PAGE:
The draft recovery plan identifies competition from the barred owl, which is not native to the Pacific Northwest, as the primary threat facing the northern spotted owl. – U.S. Fish and Wildlife Service, April 26, 2007.
That’s right, I’m a barred owl. My wife tells me to keep quiet, keep my beak clean, try to blend in. But the way I see it, I’ve got nothing to be ashamed of. I mean, barred owls are practically poster birds for the American dream. Decades ago, we left our ancestral home in the East and made our way across the windswept prairies, facing exposure, starvation and hostile natives. Maybe your ancestors did that, but could you?
Finally, we reached the forests of the Pacific Northwest. They were a little dense, but basically they suited us just fine, especially where the huge old trees had been thinned out. True, there were spotted owls in residence, but they’re the kind that my mother used to call “too good for this world.” They always seem to like things just so -- just the right mix of big trees, old mistletoe brooms for nests, truffles for the flying squirrels to eat, peace and quiet, yada yada yada. All very nice, I’m sure, but last time I looked, forests like that are found mostly in picture books.
Anyway, we moved in and made ourselves at home. In the process, I guess, some spotted owls were pushed out, but hey, that’s nature’s way and all that. The thing is, barred owls first showed up in Oregon in the mid-1970s. The spotted owl’s troubles began long before that. When the spotted owl was listed on the Endangered Species Act in 1990, the reason was clearly stated by federal biologists: “Loss and adverse modification of suitable habitat as a result of timber harvesting and exacerbated by catastrophic events such as fire.” I’m not saying we’re making things any better, but come on, don’t blame us!
Yet this spring, the federal government came out with its 2007 Draft Spotted Owl Recovery Plan. Imagine my surprise when practically the first thing I read was: “Actions associated with addressing the barred owl threat were the only ones given the highest priority in this plan,” with a recommendation “that specific actions to address the barred owl threat begin immediately and in a coordinated manner across the range.” I didn’t like the sound of that.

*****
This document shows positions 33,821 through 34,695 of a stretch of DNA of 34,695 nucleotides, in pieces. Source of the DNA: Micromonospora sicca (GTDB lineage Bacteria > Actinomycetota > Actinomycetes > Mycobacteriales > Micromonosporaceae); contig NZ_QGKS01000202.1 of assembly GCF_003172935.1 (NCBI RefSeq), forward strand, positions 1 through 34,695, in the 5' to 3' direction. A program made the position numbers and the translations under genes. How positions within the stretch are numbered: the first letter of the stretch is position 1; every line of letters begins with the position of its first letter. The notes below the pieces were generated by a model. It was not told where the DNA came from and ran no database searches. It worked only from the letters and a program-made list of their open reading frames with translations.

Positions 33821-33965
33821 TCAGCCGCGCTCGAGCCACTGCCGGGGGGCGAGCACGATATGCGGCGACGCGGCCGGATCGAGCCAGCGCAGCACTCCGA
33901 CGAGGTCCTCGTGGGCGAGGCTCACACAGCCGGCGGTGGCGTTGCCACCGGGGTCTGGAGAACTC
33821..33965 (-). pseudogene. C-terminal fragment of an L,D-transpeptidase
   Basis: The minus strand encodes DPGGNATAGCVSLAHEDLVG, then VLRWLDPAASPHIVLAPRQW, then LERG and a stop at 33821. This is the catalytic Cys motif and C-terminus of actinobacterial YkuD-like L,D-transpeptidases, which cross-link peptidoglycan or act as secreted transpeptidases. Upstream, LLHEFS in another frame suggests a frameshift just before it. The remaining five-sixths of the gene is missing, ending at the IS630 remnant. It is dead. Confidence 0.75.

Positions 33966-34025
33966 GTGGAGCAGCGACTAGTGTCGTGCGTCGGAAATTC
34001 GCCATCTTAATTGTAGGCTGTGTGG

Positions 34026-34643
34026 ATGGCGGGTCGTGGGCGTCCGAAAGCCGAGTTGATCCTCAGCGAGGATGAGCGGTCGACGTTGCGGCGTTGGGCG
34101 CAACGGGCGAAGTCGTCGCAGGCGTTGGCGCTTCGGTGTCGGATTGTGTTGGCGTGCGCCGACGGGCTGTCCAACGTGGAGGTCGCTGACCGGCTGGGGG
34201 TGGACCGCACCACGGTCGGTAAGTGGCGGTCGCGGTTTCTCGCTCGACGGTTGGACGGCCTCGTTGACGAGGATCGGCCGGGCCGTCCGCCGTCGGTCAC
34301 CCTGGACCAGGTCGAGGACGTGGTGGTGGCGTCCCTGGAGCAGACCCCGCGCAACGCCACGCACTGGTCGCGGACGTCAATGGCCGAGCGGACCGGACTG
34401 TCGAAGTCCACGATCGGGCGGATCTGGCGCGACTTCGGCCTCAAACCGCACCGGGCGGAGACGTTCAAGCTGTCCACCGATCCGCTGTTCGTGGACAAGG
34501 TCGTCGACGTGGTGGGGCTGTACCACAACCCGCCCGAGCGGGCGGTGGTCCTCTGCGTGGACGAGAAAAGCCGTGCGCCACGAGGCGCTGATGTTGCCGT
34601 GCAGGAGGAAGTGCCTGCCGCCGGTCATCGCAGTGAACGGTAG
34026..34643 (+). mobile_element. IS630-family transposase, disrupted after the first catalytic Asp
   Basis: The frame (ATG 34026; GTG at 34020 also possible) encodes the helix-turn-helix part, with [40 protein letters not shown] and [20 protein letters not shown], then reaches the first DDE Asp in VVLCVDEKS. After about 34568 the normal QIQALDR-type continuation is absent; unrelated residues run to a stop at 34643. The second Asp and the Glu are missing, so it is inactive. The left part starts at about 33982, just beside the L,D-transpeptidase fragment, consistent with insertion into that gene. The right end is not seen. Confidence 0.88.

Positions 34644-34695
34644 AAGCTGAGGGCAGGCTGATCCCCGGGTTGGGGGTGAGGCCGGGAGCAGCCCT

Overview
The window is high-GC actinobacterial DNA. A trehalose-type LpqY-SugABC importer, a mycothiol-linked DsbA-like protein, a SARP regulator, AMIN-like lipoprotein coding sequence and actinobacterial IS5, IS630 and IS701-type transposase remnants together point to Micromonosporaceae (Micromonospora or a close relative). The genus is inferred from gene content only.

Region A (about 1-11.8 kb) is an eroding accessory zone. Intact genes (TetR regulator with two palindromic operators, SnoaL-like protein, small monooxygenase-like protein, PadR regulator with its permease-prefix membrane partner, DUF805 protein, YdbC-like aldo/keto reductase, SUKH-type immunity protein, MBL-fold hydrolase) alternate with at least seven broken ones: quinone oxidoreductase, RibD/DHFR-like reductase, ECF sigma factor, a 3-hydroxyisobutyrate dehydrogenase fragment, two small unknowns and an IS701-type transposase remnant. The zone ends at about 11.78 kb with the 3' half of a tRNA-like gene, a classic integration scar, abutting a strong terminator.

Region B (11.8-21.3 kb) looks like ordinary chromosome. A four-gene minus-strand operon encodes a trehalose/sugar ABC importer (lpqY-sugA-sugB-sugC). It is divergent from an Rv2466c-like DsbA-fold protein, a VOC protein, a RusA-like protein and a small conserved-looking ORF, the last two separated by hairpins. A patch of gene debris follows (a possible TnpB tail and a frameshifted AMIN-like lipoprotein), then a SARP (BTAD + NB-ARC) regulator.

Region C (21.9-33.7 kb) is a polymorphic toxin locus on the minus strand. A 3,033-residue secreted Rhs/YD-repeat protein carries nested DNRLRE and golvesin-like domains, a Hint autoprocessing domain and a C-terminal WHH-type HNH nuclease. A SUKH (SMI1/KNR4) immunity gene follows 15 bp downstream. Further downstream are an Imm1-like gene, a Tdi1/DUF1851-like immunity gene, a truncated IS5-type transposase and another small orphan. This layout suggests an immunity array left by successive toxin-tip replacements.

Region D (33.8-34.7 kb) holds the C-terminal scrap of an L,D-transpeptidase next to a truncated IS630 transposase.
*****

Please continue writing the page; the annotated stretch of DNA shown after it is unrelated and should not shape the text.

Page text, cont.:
My worst fears were confirmed in Appendix G, titled: “Barred owl removal strategy.” That’s right, the plan proposes to shoot barred owls -- more than 500 in all -- and then see if spotted owls move back in. What if the experiment works and some spotted owls come back; does the government think it can kill all of us barred owls? The plan is silent on that point, but there are plenty of examples I could cite of attempted biological controls that cost plenty and failed miserably.
Sure, I’m biased. Would you want to be “removed?” But take a look at the rest of the plan. You’d think if such drastic measures get proposed such as killing a protected native species (barred owls are protected by the Migratory Bird Treaty Act), then surely other measures will be put in place to protect the old-growth forests that spotted owls like so much.
Well, no. The plan instead proposes to reduce protections guaranteed in the Northwest Forest Plan. In fact, one of the two options in the plan doesn’t designate critical habitat boundaries at all, but instead “recognizes the dynamic nature of forest ecosystems and provides flexibility to land managers.” The government has also just released its “Proposed revised designation of critical habitat for the northern spotted owl,” and it removes more than 1.5 million acres of formerly protected public lands from the critical habitat list.
So here it is in a nutshell: The government’s new review shows that spotted owls are in worse shape than anyone thought. But even though dozens of studies show that habitat loss is the key reason for the spotted owl’s decline, this new plan cuts habitat protection. The scapegoat is the barred owl, and many of us must die.
Yes, that’s right, which means that something stinks, and it’s surely not me. Owls are scrupulously clean creatures. Here’s a hint: This new plan was the result of a legal settlement between the timber industry and the Bush administration. You figure it out, since you’re the ones with the big brains. Hooo-awww!
Pepper Trail is a contributor to Writers on the Range, a service of High Country News (hcn.org). He is a biologist and writer in Ashland, Oregon.
Note: the opinions expressed in this column are those of the writer and do not necessarily reflect those of High Country News, its board or staff. If you'd like to share an opinion piece of your own, please write Betsy Marston at email@example.com.